Cyprus intends to boost liquidity of the national financial system by introducing a tax amnesty encouraging taxpayers to bring back any funds hidden overseas.

The new legislation is being drafted to introduce a tax amnesty on the repatriation of any assets and funds hidden abroad by national taxpayers.

Under the tax amnesty program, which would last until 31 December 2013, national taxpayers will be pardoned for any income taxes owed on the undeclared funds hidden abroad, if their cash is repatriated for immediate investment, repayment of debt to the state or banks, making a bank deposit for at least five years, or purchasing government bonds.

Haris Georgiades, Cyprus finance minister, said: "Cyprus hopes to convince depositors in foreign banks to repatriate their money by offering them a tax amnesty over the next five months.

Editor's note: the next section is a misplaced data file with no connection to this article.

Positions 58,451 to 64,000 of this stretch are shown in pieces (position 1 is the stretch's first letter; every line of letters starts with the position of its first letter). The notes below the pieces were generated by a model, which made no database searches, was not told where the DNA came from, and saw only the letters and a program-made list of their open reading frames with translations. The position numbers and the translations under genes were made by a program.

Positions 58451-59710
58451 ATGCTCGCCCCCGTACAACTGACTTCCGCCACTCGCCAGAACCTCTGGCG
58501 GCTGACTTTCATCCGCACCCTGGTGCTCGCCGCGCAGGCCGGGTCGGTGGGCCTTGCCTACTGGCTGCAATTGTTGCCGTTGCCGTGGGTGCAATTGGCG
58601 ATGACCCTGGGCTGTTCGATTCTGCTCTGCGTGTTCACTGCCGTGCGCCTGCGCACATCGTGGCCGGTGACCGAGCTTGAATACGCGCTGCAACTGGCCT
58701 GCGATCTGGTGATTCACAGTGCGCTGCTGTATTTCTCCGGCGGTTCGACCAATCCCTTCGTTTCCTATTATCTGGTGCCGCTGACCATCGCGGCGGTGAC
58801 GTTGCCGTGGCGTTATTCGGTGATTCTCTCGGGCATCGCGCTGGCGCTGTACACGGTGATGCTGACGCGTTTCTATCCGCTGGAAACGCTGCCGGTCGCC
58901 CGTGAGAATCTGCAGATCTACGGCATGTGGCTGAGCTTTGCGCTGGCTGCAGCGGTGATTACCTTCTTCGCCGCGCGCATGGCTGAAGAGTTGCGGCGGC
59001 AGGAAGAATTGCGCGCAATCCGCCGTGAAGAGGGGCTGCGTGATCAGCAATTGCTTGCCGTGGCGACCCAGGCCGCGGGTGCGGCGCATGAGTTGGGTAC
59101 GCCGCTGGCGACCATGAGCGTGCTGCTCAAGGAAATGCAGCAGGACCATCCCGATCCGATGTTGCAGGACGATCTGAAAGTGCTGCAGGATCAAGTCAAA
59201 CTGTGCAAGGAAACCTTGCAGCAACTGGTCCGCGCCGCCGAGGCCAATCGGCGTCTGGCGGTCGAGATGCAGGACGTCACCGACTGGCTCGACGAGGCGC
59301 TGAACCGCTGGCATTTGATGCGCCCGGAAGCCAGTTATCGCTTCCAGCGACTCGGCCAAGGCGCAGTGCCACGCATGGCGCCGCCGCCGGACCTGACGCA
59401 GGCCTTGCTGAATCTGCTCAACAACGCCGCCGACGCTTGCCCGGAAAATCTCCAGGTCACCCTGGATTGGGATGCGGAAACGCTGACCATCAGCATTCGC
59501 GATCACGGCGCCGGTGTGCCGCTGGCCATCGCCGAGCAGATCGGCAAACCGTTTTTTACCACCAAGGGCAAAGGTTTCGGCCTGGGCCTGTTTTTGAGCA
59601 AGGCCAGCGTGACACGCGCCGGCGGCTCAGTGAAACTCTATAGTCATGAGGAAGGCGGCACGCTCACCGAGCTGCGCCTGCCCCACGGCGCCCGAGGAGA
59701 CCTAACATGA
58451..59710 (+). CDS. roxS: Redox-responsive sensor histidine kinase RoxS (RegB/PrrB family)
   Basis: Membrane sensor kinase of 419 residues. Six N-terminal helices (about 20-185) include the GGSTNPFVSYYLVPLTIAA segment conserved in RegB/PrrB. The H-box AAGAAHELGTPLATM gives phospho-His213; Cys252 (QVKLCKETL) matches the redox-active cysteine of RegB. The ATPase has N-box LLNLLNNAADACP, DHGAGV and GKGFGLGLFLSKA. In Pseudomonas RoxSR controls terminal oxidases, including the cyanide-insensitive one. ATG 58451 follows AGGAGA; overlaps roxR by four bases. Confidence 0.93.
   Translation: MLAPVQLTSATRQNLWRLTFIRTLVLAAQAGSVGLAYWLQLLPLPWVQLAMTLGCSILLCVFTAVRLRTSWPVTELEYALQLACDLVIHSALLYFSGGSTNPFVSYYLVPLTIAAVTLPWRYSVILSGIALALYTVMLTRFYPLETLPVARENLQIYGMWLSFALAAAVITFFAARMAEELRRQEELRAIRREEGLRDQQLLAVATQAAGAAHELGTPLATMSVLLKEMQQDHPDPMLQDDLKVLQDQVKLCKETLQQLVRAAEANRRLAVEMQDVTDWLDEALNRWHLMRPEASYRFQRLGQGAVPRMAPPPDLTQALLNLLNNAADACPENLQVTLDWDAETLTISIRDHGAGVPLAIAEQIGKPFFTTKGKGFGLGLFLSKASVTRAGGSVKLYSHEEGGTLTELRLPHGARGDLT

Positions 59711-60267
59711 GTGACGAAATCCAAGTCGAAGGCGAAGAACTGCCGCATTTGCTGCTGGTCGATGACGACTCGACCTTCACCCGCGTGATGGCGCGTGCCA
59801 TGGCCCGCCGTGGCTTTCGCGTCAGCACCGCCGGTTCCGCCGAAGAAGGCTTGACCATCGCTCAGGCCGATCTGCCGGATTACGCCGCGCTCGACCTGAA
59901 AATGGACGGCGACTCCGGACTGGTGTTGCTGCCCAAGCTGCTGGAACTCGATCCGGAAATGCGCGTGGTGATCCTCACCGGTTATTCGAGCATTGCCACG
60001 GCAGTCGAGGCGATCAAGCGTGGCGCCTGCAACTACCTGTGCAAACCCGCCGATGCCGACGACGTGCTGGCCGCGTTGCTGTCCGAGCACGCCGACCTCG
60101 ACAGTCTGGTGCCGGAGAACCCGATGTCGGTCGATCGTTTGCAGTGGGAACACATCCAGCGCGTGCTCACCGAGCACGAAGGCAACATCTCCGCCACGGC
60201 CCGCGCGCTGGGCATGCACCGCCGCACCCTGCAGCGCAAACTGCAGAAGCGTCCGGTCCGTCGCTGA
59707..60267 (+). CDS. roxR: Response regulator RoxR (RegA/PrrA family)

"We are opening a window to facilitate the inflow of capital in the real economy and encourage investment in a very concrete way," Georgiades added.

Christos Stylianides, a government spokesman, said: "It will not be a blanket amnesty, because the government is very sensitive to issues of tax evasion.

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"We are in a very difficult economic condition and the economy is in need of liquidity, but on the other hand fighting tax evasion is an equally important target for the government," Stylianides added.

Stylianides stated that all those that are granted taxation amnesty would be exempted from income tax and there will be specific conditions for someone to become eligible for tax exemption.

Stylianides said that no firm estimates have been made yet as to the amount the government expects to be repatriated, as this will depend on the actual provisions of the legislation.